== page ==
“Hope you’re doing well, still following you and your quality posts on your blog. I must admit I am intrigued about those breathing exercises you’re regarding so highly, and I am interested in your “Upgrade Your Breath” program too. However, I still can’t figure out exactly what are the tangible, solid benefits of such practice: do you improve things like your endurance and strength, and how significant is that? Does it have any effects on other aspects of health, like your immunity and resilience to sickness and disease? How much material do we have in terms of scientific evidence? Tons of similar questions go through my head. I think it would make a great subject for a future blog post, to show your readers how much they can benefit from it and what is achievable. Just a suggestion from an old reader and fan of yours. Keep up your awesome work!”
Good questions. I’ll expand on these in future emails but some ideas here.
“do you improve things like your endurance and strength, and how significant is that?”
Yes, though hard to give exact measures like 16.7%.
The tension breathing for strength definitely can move the needle. This is one of the seven applications of breathing exercises.
As for endurance, another of the seven applications, I feel like the better breath capacity I built that this translated directly to endurance activities. For example, my 91 snatches with the beast in ten minutes was done while focusing on breath work. I’ve noticed it recently with burpees too and the difference between doing breath training and not doing it.
“Does it have any effects on other aspects of health, like your immunity and resilience to sickness and disease? How much material do we have in terms of scientific evidence?”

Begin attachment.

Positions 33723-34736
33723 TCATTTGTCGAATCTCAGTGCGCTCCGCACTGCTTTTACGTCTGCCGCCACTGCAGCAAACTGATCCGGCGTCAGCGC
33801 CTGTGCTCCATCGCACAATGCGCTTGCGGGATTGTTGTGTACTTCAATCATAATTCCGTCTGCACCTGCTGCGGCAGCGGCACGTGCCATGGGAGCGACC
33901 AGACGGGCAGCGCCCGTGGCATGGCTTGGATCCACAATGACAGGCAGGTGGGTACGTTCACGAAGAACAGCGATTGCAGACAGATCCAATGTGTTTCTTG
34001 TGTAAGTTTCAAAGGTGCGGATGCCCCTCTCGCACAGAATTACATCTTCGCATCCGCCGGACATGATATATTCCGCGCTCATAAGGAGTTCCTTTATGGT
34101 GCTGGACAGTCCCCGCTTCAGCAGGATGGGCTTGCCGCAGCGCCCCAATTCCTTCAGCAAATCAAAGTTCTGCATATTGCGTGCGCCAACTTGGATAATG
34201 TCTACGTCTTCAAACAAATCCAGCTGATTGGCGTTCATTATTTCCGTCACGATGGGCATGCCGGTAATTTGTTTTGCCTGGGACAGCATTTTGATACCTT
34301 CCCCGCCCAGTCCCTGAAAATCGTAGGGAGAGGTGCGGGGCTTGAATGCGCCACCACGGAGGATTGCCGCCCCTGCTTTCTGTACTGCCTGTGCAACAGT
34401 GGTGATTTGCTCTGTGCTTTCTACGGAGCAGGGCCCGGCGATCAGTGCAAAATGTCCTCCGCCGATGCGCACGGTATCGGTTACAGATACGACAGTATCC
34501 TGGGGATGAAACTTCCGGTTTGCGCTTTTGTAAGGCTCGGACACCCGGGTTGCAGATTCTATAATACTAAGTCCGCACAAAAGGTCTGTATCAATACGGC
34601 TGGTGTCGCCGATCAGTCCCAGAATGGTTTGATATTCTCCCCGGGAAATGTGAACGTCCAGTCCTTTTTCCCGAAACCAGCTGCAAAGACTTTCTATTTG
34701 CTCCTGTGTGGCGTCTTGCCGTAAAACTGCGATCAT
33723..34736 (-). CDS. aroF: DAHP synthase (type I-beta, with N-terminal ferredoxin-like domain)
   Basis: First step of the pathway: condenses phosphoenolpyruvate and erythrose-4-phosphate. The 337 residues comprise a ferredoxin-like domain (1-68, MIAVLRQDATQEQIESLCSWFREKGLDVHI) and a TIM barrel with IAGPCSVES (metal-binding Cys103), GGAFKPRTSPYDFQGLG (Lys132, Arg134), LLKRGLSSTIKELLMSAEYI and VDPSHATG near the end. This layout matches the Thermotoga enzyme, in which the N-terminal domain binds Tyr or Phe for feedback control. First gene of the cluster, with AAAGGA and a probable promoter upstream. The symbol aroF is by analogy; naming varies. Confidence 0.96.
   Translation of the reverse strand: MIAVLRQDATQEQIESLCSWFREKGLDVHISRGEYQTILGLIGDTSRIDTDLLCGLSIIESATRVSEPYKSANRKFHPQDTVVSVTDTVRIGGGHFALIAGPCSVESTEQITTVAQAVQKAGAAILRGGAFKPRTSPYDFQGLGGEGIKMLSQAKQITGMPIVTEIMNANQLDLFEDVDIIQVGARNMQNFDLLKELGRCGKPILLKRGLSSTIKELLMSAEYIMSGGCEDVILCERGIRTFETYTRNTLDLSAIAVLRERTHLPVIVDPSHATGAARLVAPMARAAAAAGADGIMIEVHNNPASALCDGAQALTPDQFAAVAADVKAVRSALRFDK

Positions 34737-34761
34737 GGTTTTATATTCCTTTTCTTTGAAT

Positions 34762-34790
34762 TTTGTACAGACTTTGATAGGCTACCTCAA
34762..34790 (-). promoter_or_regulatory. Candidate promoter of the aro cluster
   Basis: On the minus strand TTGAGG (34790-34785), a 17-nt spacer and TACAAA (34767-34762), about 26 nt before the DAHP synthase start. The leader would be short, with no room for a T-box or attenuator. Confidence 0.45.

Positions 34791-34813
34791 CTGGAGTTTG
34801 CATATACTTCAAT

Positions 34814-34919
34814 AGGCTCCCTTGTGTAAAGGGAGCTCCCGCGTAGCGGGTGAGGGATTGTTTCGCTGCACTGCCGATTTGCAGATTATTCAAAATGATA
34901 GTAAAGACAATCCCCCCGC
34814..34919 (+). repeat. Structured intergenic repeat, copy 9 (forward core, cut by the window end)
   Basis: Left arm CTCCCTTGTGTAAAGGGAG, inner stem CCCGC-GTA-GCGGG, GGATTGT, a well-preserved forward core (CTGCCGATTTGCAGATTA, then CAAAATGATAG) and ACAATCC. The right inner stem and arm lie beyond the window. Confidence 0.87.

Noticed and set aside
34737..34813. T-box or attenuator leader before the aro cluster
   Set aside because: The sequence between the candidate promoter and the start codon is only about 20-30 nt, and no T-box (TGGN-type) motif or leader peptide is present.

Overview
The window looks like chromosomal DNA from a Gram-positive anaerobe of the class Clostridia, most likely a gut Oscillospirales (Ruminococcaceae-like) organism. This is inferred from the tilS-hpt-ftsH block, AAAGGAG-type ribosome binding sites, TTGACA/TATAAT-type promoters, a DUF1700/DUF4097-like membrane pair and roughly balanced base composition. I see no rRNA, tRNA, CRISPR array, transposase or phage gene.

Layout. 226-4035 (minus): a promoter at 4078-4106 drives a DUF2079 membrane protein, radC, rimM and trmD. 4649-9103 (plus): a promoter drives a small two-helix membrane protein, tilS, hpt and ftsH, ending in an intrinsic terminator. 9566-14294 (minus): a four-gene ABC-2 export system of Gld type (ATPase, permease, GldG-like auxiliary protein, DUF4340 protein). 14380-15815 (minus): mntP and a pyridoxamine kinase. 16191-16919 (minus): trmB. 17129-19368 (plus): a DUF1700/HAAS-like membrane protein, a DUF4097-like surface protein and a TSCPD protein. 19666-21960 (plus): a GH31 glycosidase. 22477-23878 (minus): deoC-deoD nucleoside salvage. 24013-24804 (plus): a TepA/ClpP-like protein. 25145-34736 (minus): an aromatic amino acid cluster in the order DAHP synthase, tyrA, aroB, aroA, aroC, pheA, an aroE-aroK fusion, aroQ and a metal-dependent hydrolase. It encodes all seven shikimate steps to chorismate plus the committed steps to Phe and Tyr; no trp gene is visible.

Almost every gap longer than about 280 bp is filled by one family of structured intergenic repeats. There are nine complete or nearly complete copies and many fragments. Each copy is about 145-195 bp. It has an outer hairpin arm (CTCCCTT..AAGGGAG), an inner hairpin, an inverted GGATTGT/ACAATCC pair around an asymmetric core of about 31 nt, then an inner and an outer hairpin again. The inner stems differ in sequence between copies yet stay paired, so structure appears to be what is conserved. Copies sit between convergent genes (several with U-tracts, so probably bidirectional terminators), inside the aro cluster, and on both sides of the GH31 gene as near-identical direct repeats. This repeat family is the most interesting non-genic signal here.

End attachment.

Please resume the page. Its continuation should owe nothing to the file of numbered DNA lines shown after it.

Breathing being a freely available thing there is not all that much science. It’s not patentable and you can’t make money off it so it’s not studied to the degree that drugs and disease are. That being said, there is some.
A big one is the study of Wim Hof’s method showing innate immune system control (which previously was thought to be beyond our control) through breathwork.
They conclude: “These results could have important implications for the treatment of conditions associated with excessive or persistent inflammation, such as autoimmune diseases.”
Most of the other studies I’ve seen have to do around with stress and anxiety such as this one that covered using deep breathing to allay test anxiety in students.
Stress, in turn, being a big impact on your health in virtually every other way. There’s more on that subject in this blog post covering two other such studies.
There is also a recent study that showed a five-minute breathing routine lowered blood pressure, improved memory, and made exercise easier. I covered that one here.
There’s more out there than that but that gives you a brief idea of what the scientific landscape looks like.
The other side of the science picture is looking at air pollution and quality of air and how these, in turn, affect health and performance. Very real effects…despite air being something that is “out of sight, out of mind.”
Once again, breathing is free to do.
Breathing is not given the proper attention it deserves. (Compare it to how much exercise is talked about or DIET!)
Yet it may be just as important as either of these two areas.
There is no one right way to do it. There are a group of principles (6 by my count) that you need to understand, then 7 different ways to apply them. That’s what my book, Upgrade Your Breath, is all about.